China's central bank has intervened in currency markets to halt the slide of the yuan against the United States dollar and to curb the huge flows of capital out of the country.
Although the yuan pared its gain yesterday, the currency chalked up its largest weekly rise in recent months.
Experts say the suspected intervention by the People's Bank of China (PBOC) is likely to offer only temporary relief, and they tip the yuan to depreciate further over the year as more Chinese try to get their cash out. This will in turn put the regulator's priorities at odds with the long-term aim of liberalising the capital markets.
The yuan was trading at around 6.8277 against the greenback in the offshore market yesterday following a topsy turvy week.
It was a much-needed cooldown for Chinese regulators after the offshore yuan shot above 6.97 this week amid persistent short-selling. The PBOC is believed to have responded by significantly ramping up the offshore interbank borrowing rates throughout this week to make short-selling on the currency too expensive to carry out, a move that led to many short-sellers being squeezed.
Oanda senior market analyst Jeffrey Halley noted the effect: "China's central bank has engineered the mother of all funding squeezes on the offshore market."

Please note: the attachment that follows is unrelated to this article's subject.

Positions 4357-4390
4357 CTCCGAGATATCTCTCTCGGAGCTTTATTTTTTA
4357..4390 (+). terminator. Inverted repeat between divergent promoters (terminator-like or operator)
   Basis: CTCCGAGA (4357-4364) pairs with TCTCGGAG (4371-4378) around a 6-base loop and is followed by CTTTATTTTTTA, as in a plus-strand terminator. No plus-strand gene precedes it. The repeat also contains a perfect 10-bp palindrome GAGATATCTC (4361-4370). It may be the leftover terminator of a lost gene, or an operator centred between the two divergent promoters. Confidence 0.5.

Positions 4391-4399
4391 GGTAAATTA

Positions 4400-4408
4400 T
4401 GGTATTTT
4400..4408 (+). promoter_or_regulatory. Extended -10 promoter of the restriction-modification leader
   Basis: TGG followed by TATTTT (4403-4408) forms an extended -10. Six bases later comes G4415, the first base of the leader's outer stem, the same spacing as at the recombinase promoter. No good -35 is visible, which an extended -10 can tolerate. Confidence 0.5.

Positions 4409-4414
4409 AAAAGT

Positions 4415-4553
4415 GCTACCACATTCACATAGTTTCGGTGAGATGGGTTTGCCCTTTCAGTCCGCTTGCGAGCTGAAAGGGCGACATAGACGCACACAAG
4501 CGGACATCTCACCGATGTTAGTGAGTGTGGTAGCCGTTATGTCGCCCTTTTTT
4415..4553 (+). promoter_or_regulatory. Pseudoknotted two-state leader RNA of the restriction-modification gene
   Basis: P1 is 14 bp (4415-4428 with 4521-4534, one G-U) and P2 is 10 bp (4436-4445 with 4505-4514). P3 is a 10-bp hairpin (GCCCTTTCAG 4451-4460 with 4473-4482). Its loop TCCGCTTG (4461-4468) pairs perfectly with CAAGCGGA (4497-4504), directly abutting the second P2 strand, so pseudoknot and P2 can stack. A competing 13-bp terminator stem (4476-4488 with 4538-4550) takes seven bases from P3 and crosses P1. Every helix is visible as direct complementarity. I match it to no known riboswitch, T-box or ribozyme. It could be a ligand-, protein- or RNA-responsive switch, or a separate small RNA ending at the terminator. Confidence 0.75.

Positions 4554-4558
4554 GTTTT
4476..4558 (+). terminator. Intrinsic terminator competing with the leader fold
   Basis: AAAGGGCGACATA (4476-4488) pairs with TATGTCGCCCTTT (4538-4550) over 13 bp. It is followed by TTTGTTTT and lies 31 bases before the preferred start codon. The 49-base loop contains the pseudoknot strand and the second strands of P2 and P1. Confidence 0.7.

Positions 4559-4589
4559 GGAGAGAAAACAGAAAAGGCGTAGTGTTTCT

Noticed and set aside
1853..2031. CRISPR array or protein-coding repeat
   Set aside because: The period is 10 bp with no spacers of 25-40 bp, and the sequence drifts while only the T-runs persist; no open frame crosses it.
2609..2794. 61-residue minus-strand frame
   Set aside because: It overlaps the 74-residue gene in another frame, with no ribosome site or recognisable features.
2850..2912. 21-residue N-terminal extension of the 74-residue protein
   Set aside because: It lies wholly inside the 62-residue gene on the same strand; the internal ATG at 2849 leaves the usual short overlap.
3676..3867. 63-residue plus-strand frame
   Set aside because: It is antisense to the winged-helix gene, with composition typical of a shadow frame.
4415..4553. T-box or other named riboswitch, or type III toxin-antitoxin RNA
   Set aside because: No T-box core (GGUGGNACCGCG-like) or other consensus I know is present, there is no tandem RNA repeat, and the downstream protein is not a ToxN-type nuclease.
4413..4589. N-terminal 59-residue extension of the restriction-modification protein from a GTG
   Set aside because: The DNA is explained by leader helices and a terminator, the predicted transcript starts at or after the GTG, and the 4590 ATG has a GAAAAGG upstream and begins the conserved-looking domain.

Mr Halley said the central bank's intervention has deferred the prospect of the yuan falling to 7 against the US dollar, at least until the greenback itself rebounds or funding normalises.
Yesterday morning, the PBOC also raised the yuan exchange rate against the US dollar by 0.9 per cent - the biggest single-day increase since 2005 - to a fixing of 6.8668.
China's central bank has engineered the mother of all funding squeezes on the offshore market. ''
OANDA SENIOR MARKET ANALYST JEFFREY HALLEY
Against this backdrop, the onshore yuan sat at 6.9178 against the US dollar yesterday. Its retreat was a result of increasing US dollar demand by local companies, a trader at a Chinese bank told Reuters.
At the heart of these interventions is Beijing's struggle to curb capital flight, which is bound to quicken if the yuan sags further.
"It's probably more of a response to concerns of an accelerated rate of outflow if the yuan is allowed to weaken past 7 per the dollar," UOB's currency team said in a report yesterday.
But further currency market volatility is to be expected, with sentiment shaken by US President-elect Donald Trump's pledge to label China a currency manipulator on his first day of office on Jan 20.
"In all, we foresee depreciation pressures on the yuan to return eventually and send the US dollar-yuan towards 7.16 by the end of 2017," the team added.
KGI Securities Singapore trading strategist Nicholas Teo said the latest intervention was counterproductive to the Chinese regulators' attempt to liberalise the country's capital and financial markets.
"Loosening of capital controls at this juncture is out of the question, especially when risk of capital flight is at best reduced or pushed back, not eliminated," UOB noted.